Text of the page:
Disclaimer: The following story is a work of fan fiction. The author is making no money from it. NUMB3RS, its characters, settings, etc., are the sole property of its creator's and CBS television.

Perceptions of Reality

By Xanthia Morgan

Chapter One

"You don't know anything about life, Charlie! You haven't got a clue what goes on in the world unless it smacks you in the face! You spend your time in your ivory tower building your aerodynamic go-carts and teaching your classes while the rest of us are out dealing with life and all that comes with it! You don't even have your own place! Instead you're still living with Dad, letting him take care of you! God, Charlie, grow up! You can't live this kind of life forever! Expecting everything to be handed to you because you're smarter than everyone else! Some of have to work for what we get, Charlie. Some of us have to make it on our own!"

December 27

Professor Charles Eppes sat in his empty classroom and let the words flow over him again and again like so much poisoned water. He didn't need to be in class, the school was on winter recess. But he'd come in to be alone. He'd come to get away from his father's covert looks and meaningful throat clearings that all but screamed "I'm here if you want to talk about it". The truth was he didn't want to talk about it. He wanted to think about it. And the best place for him to think was here, in the silence of an empty campus amid the familiar and comforting scents of books and chalk dust.

The argument had been unexpected. He and Don had been able to work around each other pretty well in the past few months without exchanging words but he should have known it wouldn't last. He'd been helping Don a lot lately, maybe too much. He knew this last case he'd helped out on had been at the request of Don's Bureau Chief, not Don himself. Maybe that's what did it. Maybe being put in his shadow once again put Don over the edge. Charlie didn't know for sure. He only knew that once again he'd managed to anger his older brother without really being sure how he'd done it; one minute they were sitting around after Christmas dinner and the next they were screaming at each other.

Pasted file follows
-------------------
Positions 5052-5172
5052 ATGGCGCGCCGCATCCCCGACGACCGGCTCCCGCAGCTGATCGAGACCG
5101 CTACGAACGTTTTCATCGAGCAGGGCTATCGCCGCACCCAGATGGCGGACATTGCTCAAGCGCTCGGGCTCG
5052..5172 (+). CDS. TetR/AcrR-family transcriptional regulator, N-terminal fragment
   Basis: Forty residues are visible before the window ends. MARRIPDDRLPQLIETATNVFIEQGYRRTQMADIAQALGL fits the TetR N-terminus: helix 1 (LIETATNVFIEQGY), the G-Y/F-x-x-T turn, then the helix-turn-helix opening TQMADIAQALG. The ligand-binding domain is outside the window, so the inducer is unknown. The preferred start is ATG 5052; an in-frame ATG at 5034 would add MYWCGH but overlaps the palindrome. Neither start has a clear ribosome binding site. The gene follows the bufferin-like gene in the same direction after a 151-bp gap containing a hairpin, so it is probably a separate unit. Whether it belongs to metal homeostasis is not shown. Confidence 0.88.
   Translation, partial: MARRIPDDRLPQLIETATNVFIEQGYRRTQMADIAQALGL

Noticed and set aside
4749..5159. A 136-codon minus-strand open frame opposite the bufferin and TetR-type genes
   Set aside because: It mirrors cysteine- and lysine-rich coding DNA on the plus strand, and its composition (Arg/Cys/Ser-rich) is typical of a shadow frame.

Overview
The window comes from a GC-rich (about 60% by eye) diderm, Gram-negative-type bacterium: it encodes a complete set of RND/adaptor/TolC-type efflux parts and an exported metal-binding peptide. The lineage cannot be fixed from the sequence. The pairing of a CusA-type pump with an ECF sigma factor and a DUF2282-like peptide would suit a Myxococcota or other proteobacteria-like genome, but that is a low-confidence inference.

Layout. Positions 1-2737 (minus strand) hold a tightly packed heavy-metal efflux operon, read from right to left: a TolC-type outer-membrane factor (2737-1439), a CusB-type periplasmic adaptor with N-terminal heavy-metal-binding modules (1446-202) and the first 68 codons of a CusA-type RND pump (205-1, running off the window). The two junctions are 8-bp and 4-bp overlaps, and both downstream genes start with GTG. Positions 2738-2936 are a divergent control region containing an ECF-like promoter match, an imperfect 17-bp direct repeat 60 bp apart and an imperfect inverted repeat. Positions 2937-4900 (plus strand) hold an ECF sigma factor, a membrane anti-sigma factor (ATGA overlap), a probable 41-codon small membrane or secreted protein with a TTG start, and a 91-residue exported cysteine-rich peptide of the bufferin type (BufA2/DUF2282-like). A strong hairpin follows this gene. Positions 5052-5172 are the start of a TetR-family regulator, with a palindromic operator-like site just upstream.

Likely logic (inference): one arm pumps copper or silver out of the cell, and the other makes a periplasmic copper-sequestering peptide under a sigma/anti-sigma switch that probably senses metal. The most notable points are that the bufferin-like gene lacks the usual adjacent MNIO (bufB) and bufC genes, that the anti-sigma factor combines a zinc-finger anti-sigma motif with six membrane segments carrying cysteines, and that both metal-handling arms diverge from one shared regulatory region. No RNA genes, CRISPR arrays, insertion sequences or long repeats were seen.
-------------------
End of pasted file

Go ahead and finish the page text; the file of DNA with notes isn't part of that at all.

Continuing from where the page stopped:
"Do you have those new numbers for me, Charlie?"

"There aren't any new numbers. I told you that what I gave you was all I had."

"Well, when you work it up again, let me know. Briggs wants an update."

"Look, Don, I need some time away from this, I need to get back to my research. I can't be of any more help in this case anyway, I told Briggs that two days ago. You've got all the information I have."

The truth was, he hated this case. He wanted nothing more to do with the pictures and the crime scenes. He'd become somewhat – not used to it, he would never be used to seeing the horrible ways people could kill each other – resigned to the fact that if he was going to work with the FBI he was going to see things he'd rather he didn't. But this last case, it was too much for him. He couldn't even look at the badly beaten bodies, the terror filled faces, frozen in death. He was losing sleep and he had a huge consulting project due the end of January. A project he hadn't devoted nearly enough time to.

"You said you'd help out, Charlie."

"I know, and I have. You have all the data I could put together. There's nothing left for me to do. And I need to get back to my project, it's important." Did he dare tell Don the truth? That he couldn't handle the details on this one? He took a deep breath. "The truth is I can't deal with this one, Don. I just … I can't do it. Not this time. I need to get away."

"Get away? You need to get away? My God, Charlie, what do you think this is? What do think is going on here? Don't you think that there are times I wish I could get away? This is what's going on out there, Charlie!" Agent Don Eppes grabbed a stack of crime scene photos from his briefcase and threw them at his brother's face. Five men, one not much older than Charlie, had been brutally beaten then strangled to death. "You don't just get to 'get away'! And this is what's important! Not how fast some prototype can go or how many points you can score on Tempest!"

"I don't play Tempest," Charlie said, trying to fight off the anger that was building inside him. "And the project I'm working on isn't about vehicle prototypes, it's about…"

"It doesn't matter! It doesn't matter what it's about because it's about nothing! Your work is always about nothing! And for someone who's supposed to be so smart you sure as hell don't see it!"

"What do mean nothing? What the hell do you know about it?" Charlie shot back. "You don't even know what I do! My research has very important, real life applications! Applications you don't hesitate to use when it suits you!"

Maybe that's what had done it. Maybe by alluding to the fact that he sometimes felt Don only brought him out of mothballs to use him had been the final straw. But Don had been angry before that. Charlie buried his head in his hands. He just didn't know. Besides, he had bigger things on his mind now than Don. The ringing of his cell phone some time later brought him out of his reverie. He looked at the overseas number on the caller i.d. and closed his eyes. He'd been expecting this call as much as he'd been dreading it. With a sigh that was as much regret for the project that was now going to be even more overdue as it was for the sleep he knew he wouldn't be getting, Charlie answered. Real life had come calling, and in a very big way.